15. Jablonski, D., & Hunt, G. (2006). Larval ecology, geographic range, and species survivorship in cretaceous mollusks: Organismic versus species-level explanations. The American Naturalist, 168(4), 556–564.CrossRefGoogle Scholar
  16. Jablonski, D., & Lutz, R. A. (1983). Larval ecology of marine benthic invertebrates: Paleobiological implications. Biological Reviews, 58(1), 21–89.CrossRefGoogle Scholar
  17. Lewontin, R. C. (1970). The units of selection. Annual Review of Ecology and Systematics, 1, 1–18.CrossRefGoogle Scholar
  18. Lloyd, E., & Gould, S. J. (1993). Species selection on variability. Proceedings of the National Academy of Sciences of the United States of America, 90(2), 595–599.CrossRefGoogle Scholar
  19. Mitter, C., Farrell, B., & Weigmann, B. (1988). The phylogenetic study of adaptive zones: Has phytophagy promoted insect diversification? American Naturalist, 132, 107–128.CrossRefGoogle Scholar
  20. Nunney, L. (1989). The maintenance of sex by group selection. Evolution, 43, 245–257.CrossRefGoogle Scholar
  21. Okasha, S. (2003). Does the concept of ‘clade selection’ make sense? Philosophy of Science, 70(4), 739–755.CrossRefGoogle Scholar
  22. Okasha, S. (2006). Evolution and the levels of selection. Oxford: Oxford University Press.CrossRefGoogle Scholar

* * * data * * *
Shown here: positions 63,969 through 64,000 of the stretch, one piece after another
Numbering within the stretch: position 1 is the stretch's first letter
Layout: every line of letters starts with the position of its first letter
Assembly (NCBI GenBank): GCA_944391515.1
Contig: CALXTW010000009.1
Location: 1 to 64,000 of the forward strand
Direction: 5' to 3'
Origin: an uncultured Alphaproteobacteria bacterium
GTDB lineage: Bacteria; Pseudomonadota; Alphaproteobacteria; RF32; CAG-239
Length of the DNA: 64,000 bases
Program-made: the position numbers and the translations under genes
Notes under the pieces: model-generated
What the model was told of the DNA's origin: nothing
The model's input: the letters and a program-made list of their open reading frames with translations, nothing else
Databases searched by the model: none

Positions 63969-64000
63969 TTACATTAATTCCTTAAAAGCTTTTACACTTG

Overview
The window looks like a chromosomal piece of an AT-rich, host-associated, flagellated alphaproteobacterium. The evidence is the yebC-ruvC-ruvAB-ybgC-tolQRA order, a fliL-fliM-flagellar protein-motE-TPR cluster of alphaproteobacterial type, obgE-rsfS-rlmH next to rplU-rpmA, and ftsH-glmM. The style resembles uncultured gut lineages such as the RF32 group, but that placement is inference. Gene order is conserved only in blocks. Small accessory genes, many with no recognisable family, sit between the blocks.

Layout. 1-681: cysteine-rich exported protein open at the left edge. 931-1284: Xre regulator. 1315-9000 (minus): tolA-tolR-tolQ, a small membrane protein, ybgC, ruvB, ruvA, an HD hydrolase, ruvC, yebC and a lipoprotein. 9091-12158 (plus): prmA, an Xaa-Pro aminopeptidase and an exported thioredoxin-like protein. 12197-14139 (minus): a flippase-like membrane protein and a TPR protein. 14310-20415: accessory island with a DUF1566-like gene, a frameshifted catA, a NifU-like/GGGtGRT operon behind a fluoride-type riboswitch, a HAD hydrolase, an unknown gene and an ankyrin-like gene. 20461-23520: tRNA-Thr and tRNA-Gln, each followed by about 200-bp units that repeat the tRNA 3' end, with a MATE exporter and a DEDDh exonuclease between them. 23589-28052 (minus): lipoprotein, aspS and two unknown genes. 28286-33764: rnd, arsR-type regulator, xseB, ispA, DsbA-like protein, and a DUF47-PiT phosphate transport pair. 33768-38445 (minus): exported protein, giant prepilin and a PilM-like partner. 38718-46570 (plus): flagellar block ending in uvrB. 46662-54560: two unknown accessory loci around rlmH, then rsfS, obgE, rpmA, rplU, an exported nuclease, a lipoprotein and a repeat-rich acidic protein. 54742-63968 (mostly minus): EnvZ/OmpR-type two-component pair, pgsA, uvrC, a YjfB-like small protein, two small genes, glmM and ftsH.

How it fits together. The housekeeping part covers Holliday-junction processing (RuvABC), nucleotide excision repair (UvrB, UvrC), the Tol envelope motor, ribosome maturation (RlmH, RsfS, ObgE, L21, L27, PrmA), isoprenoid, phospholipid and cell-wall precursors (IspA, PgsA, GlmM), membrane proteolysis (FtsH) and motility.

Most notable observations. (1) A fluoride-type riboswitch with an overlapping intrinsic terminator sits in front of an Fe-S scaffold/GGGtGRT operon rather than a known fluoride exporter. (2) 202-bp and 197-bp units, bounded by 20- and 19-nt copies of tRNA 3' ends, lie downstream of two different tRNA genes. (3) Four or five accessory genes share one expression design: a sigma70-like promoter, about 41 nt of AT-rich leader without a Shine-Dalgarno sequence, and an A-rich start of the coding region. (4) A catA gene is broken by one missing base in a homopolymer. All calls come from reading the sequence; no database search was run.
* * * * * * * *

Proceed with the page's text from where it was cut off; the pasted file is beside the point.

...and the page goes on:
23. Okasha, S. (2012). Emergence, hierarchy and top-down causation. Interface Focus, 2, 49–54.CrossRefGoogle Scholar
  24. Price, G. R. (1970). Selection and covariance. Nature, 227, 520–521.CrossRefGoogle Scholar
  25. Rice, S. H. (1995). A genetical theory of species selection. Journal of Theoretical Biology, 177, 237–245.CrossRefGoogle Scholar
  26. Rice, S. H. (2004). Evolutionary theory: Mathematical and conceptual foundations. Sunderland, MA: Sinauer.Google Scholar
  27. Shpak, M. (2008). Units of selection. In Encyclopedia of ecology (Vol. 1, pp. 3645–3650). Amsterdam: Elsevier.CrossRefGoogle Scholar
  28. Sober, E., & Wilson, D. S. (1998). Unto others. Cambridge, MA: Harvard University Press.Google Scholar
  29. Stanley, S. M. (1979). Macroevolution. San Francisco: W.H. Freeman.Google Scholar
  30. Sterelny, K. (1996). Explanatory pluralism in evolutionary biology. Biology and Philosophy, 11(2), 193–214.CrossRefGoogle Scholar
  31. van Fraassen, B. (1980). The scientific image. Oxford: Oxford University Press.CrossRefGoogle Scholar
  32. Van Valen, L. (1975). Group selection, sex, and fossils. Evolution, 29, 87–94.CrossRefGoogle Scholar
  33. Vrba, E. S. (1984). What is species selection? Systematic Zoology, 33, 318–328.CrossRefGoogle Scholar
  34. Vrba, E. S. (1989). Levels of selection and sorting with special reference to the species level. Oxford Surveys in Evolutionary Biology, 6, 111–168.Google Scholar
  35. Vrba, E., & Gould, S. J. (1986). The hierarchal expansion of sorting and selection. Paleobiology, 12(2), 217–228.CrossRefGoogle Scholar

Copyright information

© The Author(s) 2018

Authors and Affiliations

  • Andreea Eşanu
    • 1
  1. 1.Institute for Philosophy “Alexandru Dragomir”BucharestRomania

Personalised recommendations